I tell her the reason is not that people don’t want to see her. No. People don’t want to see themselves.

I tell her humans are complex. We all have multiple layers to our stories. People who call her experience of the world “nonsense” are people who actively avoid introspection.


I tell her introspection is hard. Hearing that she is surviving anxiety or grief or depression or shame is the same, for them, as looking in the mirror.

The people who turn her away with words like “suck it up,” “take a pill,” “you’re a liar” –these are the humans in the most pain. These are the humans who find themselves the ugliest, loathe themselves the most. These are the humans afraid of humanity because humanity requires vulnerability. These are the humans who will deny they are denying themselves, who will outright attack her, who will lambast and rage and burn her with fire and never realize the anger and disdain are reflections of their inner turmoil. I remind her that she knows this; she used to be one of these humans.

I remind her they are seeing just one piece of her self puzzle. They believe they are seeing her all. What they are is in error. I tell her it is not her job to correct them.

In the mirror, I tell her she is beautiful. Truly beautiful. Because, in the mirror, I see how whole she is. How healed, how hurt, how loving, how loved, how strong, how vulnerable, how brave, how afraid, how confused, how concerned and how joyful.

In the mirror, I remind her they are monochrome. Their life has beautiful, messy graffiti, but they don’t see their colors. They have blinded themselves to see only their brightness. But she knows brightness is dull without darkness to offset it. And, while they are not dull or bad or loathsome, they are neither bright nor great nor fully loved.

I remind her that she knows this because she was never fully loved until she could love herself. And she could never love herself until she also loved her vulnerabilities and darknesses.

I remind her they are hurting just as much as she is. They simply choose not to know it.

I remind her so she can keep her heart open without being hurt. So she can survive their rejection. So she can be proud of what she has done.

I remind her, and she smiles. She breathes deeply. She continues surviving.

Shawna Ayoub

Shawna Ayoub is an essayist, fiction writer, poet and instructor with an MFA in creative writing from Indiana University. Some of her work has been published in The Manifest-Station, Role Reboot, [wherever], The Huffington Post, The Oxford Review and Exit 7. Her writing explores the intersections of race, place and survivorship. She writes with honesty about her own experience in order to transform pain.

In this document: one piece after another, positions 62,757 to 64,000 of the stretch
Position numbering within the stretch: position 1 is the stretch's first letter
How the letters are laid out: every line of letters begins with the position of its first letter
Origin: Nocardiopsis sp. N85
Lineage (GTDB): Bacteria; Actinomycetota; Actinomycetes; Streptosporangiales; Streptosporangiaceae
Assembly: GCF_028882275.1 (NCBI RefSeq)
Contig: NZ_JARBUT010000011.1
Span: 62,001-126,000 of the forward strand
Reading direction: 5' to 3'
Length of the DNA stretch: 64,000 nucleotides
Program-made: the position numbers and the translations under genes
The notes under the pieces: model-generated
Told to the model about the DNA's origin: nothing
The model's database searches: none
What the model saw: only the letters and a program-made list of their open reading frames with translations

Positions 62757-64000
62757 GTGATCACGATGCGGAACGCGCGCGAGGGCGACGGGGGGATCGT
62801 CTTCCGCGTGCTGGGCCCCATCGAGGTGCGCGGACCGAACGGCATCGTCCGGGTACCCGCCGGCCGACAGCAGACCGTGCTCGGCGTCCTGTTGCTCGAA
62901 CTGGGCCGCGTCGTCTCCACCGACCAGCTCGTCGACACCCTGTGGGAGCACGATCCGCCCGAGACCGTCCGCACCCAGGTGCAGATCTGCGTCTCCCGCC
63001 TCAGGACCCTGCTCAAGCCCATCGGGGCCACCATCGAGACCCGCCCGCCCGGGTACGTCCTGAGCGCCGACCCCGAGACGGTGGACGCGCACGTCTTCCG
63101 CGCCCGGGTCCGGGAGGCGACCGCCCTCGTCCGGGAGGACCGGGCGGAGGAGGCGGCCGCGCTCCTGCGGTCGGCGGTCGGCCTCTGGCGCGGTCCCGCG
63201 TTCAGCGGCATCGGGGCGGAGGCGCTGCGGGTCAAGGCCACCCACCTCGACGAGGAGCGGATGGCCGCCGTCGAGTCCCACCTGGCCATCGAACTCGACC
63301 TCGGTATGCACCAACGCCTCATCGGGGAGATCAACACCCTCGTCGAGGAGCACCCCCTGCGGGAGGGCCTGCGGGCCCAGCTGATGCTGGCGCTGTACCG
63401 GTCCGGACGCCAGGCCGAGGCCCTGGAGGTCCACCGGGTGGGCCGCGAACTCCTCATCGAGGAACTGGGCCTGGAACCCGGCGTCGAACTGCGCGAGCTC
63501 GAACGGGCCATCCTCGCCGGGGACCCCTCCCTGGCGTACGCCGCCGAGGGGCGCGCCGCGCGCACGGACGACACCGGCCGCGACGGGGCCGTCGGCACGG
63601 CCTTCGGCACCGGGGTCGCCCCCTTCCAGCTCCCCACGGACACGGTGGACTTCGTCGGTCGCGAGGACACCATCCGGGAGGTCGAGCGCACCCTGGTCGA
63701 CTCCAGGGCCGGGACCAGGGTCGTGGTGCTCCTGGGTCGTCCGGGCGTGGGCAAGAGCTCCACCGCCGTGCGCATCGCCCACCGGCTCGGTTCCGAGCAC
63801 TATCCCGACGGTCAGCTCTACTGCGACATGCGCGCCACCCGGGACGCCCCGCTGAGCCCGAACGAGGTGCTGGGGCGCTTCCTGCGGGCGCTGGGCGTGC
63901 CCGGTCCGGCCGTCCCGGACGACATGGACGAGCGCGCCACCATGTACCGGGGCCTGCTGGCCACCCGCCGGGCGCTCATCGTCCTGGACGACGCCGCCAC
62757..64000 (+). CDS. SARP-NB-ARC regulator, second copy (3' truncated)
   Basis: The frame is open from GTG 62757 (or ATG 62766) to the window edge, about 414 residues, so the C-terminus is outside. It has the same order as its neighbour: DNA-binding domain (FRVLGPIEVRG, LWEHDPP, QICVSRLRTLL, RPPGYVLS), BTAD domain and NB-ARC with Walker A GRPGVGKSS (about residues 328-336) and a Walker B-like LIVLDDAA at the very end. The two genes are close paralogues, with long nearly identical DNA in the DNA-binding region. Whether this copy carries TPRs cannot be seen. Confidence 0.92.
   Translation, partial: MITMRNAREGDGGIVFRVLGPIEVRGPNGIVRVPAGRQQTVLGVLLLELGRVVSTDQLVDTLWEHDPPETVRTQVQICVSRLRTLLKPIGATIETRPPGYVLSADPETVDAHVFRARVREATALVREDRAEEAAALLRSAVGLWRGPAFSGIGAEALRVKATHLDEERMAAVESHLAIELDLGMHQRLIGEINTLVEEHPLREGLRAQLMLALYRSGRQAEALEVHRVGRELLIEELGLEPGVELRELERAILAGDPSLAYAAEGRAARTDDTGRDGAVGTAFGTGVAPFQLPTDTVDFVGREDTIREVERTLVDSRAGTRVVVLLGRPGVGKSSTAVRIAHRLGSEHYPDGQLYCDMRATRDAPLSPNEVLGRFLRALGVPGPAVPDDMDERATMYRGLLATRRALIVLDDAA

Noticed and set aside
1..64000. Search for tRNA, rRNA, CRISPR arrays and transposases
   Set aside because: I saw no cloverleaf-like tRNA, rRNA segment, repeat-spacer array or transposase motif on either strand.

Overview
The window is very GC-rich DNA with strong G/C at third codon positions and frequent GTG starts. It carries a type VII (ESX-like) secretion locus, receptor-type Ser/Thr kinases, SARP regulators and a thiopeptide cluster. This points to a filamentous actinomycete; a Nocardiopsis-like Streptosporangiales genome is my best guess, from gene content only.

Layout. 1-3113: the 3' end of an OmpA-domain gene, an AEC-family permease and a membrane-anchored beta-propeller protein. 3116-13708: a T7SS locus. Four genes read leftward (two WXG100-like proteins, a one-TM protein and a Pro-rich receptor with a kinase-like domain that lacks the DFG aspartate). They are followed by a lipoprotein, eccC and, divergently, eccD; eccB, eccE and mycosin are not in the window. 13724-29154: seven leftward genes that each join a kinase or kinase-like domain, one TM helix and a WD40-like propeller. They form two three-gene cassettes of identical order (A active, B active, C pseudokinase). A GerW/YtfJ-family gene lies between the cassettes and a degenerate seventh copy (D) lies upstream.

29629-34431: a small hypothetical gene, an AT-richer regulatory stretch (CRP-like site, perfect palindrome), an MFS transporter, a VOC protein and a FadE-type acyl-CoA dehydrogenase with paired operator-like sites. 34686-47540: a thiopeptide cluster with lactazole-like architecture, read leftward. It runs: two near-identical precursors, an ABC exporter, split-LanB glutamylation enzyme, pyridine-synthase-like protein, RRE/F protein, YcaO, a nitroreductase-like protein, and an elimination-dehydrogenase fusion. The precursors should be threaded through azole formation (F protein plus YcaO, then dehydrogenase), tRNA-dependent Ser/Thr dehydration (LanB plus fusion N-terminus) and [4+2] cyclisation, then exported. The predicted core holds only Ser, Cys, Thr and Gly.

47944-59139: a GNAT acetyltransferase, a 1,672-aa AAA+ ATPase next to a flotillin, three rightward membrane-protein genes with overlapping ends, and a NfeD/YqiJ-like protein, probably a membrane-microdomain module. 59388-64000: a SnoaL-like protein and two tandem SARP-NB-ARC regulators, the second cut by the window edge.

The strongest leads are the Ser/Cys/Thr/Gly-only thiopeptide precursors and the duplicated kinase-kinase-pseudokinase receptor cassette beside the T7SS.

16 Discussion to this post

  1. Michael T Heath says:

    Shawna Ayoub Ainslie catches me in the heart with this poignant prayer to herself. It’s not easy to contend with the doubts seeded by those closest – to “survive their rejection.” But she does, she does. Thank the spirits.

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  2. Nysja says:

    Wow beautiful! Such a great message!!

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  3. Nysja says:

    I’d love for you to check out my blog saying we both stress similar topics and I would love your feedback!! I am new to blogging, it would be much appreciated (:

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  4. […] *Note: If you are coming here via HuffPo, welcome! This piece is linked because it provides a partial origin story to my anxiety. If this doesn’t quite resonate, feel free to check out “Confessions of an Almost-Abuser” as it more directly addresses PTSD and its source. If you are looking for something more positive, check out “She Could Love Herself.” […]

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  5. […] wrote She Could Love Herself as a positive followup to my open letter after receiving several barbed comments and much open […]

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  6. elainemansfield says:

    Beautiful and wise. Our wholeness has to include the dark side, the “imperfections,” “flaws,” “rejected” parts, and vulnerability. Without loving all of it, there is no depth, no trust, and no true grounded place to stand. Thanks for reminding me, Shawna.

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  7. Rica@ Yoga Mat Monkey says:

    This is beyond beautiful! I’m learning to be an observer rather than a judge of myself and of others. With judgement comes suffering.

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  8. Kimmie says:

    This is an incredibly beautiful piece, Shawna. Inspirational. I want to hug you and high-five you all at the same time. x

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  9. Shannon says:

    Found your blog on the Mostly Blogging Linkup. Beautiful post!


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